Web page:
Now, with 1 sample in each hand smell quickly the linalool first and the PEA right after. The whole idea here is not to smell the odor itself but to analyze how strongly the headspace hits your nose. If you find yourself "thinking" about the smell, you've missed it already, you've passed the point of impact evaluation. Try again.
Now, if linalool is a 100, is PEA more or less? if it is more, how much more?, what number do you think it should be? what about if it is less? the same question, what number? 30?, 60?, 85?
As an average, people find it to be a 60. But DO NOT be discouraged if you thought of a different number. Everything WILL work out if you are consistent.
Now you have determined the relative impact value of 2 materials, so you can use ANY of the 2 as a reference. Put a drop of Sandalwood oil (letter W) in a smelling strip and analyze its impact. You'll soon realize that it is even lower than PEA. You could have compared it with your linalool OR with your PEA, doesn't matter. what's its value? Probably around a 1/4 of the linalool (25) or about half the PEA (30). Let's say 25.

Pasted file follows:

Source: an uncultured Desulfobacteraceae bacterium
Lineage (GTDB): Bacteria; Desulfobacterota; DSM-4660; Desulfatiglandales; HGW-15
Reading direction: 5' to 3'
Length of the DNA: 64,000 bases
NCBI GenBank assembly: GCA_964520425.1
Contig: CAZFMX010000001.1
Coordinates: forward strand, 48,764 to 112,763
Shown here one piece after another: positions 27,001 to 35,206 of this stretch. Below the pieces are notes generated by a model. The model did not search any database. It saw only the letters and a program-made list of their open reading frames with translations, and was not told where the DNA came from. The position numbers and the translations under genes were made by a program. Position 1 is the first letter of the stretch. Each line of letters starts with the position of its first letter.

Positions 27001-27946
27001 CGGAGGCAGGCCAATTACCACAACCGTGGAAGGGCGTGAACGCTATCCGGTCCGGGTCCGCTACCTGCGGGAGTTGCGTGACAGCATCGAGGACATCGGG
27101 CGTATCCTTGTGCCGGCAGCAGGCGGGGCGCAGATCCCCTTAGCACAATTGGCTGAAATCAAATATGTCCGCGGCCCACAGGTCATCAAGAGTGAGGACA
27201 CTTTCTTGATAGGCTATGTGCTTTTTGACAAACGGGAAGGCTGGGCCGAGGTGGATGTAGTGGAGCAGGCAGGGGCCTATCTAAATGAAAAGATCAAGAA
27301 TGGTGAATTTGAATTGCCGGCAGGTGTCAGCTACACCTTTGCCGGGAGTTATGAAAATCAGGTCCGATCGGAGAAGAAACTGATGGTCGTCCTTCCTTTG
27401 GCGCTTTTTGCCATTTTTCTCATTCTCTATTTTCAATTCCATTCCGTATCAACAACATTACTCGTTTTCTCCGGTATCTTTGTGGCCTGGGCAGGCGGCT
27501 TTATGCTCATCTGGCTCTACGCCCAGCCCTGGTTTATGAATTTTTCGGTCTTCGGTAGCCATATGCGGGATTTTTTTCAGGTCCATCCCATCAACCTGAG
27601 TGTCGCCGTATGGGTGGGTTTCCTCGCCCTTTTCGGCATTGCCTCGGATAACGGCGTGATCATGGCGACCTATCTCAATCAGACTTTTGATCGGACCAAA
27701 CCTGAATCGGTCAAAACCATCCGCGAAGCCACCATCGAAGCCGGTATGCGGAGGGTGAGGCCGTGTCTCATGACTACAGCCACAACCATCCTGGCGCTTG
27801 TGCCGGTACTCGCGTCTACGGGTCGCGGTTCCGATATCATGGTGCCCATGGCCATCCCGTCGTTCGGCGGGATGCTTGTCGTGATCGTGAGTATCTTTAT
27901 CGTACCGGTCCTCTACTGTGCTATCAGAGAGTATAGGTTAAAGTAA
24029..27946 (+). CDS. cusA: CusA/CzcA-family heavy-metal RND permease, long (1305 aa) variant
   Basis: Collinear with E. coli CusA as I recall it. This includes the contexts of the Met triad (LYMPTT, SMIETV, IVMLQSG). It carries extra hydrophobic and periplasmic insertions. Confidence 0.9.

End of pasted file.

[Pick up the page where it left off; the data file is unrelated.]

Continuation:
Now, let's try to evaluate a drop of Cis-3-Hexenol (ABC: G). Go ahead, Put a drop in a blotter. You smell first the Linalool and then the Cis-3 Hexenol. The second it hits your nose you automatically realize its impact is higher, a LOT higher. The problem is...how much? See? It is easy for our noses to compare materials within certain range. But when this range is to wide then it becomes really difficult to quantify. What to do, you might be wondering? Easy!, we dilute! Let's dilute the Cis-3 Hexenol at 10% in DPG (Dipropylene Glycol), IPM (Iso-propyl myristate), or any other no odorous solvent.
Now compare the 1 drop of linalool with 1 drop of a 10% dilution of Cis-3-Hexenol in the same fashion as you did before. Is it higher or lower than linalool? Lower right? What number would you assign? 70? Let's go with 70 but since this was a 10% dilution, our real relative impact value is 700 (because we only smelled a 10% of it). Let's keep rolling!